By 1929 the Waddouring Rock catchment dam opened and water was available for the townsites of Bencubbin and Gabbin. In this year the Road Board raised a loan for an electricity supply for Bencubbin. The estimated population of the district at that time was two thousand two hundred people.  Development extended to the northern area of the Shire and in 1930 the railway was extended from Burakin to Bonnie Rock. Beacon and Wialki Primary Schools opened in 1932.  The depression and a series of drought years during the thirties resulted in over a hundred farms being forfeited to the Crown. By 1940 the population had dropped by fifty percent to one thousand two hundred and sixty in the space of ten years. In this same time frame sheep numbers had increased three hundred percent and the area covered by the Road District had increased from one thousand six hundred and seventy three square miles to four thousand two hundred and thirty two square miles.  The war years resulted in very slow growth in the district due to a shortage of labour. and the rationing of fuel, tyres and other necessary commodities.  Council's revenue doubled between 1940 and 1949 and the population dropped to seven hundred and fifty. Sheep production meanwhile had doubled. By this time there were one hundred and thirty seven holdings in the district.  During the 1950's more farms were developed and the population increased to one thousand by 1959. The sheep and grain production increased and there was a decrease in the stigma of the 'marginal' label.  The Mt. Marshall Road Board conducted the first naturalisation ceremony on 17th November 1955. The candidates were Bencubbin residents Joseph Skender and Michael Tomkowick.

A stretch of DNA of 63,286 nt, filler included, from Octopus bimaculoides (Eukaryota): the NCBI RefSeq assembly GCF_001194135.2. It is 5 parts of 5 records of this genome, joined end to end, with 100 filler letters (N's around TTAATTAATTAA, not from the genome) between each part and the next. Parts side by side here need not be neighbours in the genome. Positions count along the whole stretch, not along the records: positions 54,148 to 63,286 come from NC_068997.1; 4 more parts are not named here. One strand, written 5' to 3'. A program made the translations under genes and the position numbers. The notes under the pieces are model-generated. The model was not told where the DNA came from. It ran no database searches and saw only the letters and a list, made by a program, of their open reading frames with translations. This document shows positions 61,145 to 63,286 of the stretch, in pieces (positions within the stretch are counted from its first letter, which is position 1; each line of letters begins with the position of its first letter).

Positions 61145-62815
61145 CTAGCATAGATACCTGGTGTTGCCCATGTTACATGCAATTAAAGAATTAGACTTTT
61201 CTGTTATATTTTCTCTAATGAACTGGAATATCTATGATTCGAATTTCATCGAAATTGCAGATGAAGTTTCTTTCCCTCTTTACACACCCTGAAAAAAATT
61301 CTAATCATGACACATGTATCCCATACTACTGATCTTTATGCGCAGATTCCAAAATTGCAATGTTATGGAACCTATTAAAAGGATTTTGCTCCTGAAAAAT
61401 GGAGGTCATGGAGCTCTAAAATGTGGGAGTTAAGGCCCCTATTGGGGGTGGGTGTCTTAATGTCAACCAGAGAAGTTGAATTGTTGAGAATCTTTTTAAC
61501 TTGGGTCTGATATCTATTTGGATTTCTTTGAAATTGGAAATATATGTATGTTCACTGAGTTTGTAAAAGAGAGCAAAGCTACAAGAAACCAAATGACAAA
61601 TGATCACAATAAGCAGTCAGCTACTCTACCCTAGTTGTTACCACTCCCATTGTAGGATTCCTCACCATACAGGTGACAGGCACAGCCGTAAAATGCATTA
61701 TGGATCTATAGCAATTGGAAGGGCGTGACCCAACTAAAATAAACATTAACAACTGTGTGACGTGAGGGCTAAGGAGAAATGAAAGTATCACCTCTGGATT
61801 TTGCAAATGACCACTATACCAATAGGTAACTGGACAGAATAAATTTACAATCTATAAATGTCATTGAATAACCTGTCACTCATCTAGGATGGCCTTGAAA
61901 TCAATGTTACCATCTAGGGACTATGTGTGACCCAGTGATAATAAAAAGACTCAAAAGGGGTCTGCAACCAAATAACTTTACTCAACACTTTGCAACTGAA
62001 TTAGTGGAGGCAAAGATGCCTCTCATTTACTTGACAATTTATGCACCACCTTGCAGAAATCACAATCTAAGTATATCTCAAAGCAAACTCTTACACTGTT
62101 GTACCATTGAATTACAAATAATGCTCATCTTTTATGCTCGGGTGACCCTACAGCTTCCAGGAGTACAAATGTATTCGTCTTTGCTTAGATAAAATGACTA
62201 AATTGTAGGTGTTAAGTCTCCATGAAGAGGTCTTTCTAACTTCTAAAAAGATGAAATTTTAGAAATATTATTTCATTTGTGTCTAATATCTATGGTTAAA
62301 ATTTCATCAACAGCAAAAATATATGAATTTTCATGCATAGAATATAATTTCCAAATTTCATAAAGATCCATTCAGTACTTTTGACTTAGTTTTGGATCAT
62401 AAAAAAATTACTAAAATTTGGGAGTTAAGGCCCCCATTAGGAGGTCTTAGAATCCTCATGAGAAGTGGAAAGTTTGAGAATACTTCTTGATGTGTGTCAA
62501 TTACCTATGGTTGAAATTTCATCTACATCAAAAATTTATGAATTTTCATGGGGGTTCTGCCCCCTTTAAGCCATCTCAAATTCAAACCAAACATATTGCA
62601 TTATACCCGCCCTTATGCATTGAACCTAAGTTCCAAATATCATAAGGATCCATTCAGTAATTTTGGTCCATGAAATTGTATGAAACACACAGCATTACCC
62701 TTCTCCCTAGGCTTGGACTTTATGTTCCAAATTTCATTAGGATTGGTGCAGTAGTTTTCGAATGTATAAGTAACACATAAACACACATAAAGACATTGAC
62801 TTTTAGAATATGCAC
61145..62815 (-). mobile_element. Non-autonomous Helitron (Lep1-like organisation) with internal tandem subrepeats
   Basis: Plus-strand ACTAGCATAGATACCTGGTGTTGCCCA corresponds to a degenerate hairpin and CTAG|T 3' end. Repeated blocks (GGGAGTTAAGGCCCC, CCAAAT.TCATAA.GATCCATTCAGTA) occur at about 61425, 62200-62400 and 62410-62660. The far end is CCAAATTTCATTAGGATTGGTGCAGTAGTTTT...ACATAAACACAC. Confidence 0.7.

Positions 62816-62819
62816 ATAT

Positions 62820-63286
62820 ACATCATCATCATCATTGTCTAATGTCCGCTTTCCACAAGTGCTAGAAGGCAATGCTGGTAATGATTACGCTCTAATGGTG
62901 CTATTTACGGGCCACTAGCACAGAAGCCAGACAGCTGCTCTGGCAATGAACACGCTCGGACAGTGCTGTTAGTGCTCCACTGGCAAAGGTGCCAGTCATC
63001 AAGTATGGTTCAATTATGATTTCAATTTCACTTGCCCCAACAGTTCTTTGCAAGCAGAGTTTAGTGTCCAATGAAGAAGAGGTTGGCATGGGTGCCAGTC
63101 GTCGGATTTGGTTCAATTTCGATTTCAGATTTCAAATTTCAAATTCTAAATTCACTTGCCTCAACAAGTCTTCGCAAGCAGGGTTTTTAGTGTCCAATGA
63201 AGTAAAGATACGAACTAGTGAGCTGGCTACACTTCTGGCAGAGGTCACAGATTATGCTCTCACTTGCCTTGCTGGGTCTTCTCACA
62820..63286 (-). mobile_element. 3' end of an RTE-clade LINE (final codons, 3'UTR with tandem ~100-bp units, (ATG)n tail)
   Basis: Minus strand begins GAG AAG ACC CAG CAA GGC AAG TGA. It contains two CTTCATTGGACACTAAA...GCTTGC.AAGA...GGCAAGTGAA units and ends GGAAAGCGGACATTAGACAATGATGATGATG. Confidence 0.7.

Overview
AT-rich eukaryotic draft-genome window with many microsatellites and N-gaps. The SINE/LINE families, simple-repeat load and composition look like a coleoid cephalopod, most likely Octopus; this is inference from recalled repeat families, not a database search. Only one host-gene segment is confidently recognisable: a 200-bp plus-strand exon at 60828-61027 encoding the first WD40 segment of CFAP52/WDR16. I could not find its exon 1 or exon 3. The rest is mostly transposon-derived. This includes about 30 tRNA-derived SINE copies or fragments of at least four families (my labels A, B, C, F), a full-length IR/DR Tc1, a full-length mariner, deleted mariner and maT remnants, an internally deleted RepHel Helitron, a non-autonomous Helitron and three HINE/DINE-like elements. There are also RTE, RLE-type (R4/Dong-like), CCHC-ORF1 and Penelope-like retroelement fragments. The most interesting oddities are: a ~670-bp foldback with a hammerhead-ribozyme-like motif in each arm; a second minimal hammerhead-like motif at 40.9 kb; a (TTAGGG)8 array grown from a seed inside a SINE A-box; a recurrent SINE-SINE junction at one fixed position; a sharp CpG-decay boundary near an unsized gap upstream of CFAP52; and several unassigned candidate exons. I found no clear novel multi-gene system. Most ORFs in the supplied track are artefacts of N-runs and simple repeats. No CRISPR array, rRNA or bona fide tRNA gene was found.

The Road Board became the Mt. Marshall Shire Council in 1960 and in the next decade there was considerable expansion in the district. It was in this decade that the district expanded to have Machinery Dealers, 'A' class fuel depots, new shops, housing and sale yards. It was also in this decade that both Bencubbin and Beacon built Silver Chain Centres.  It was in this decade that the Bencubbin power supply was taken over by the State and Beacon was connected to the Comprehensive Water Scheme while Council took over the provision of power to the Beacon town-site. Wheat quotas and the drought of 1969 saw a drop in the population of approximately two hundred and fifty as farms and businesses had to let staff go.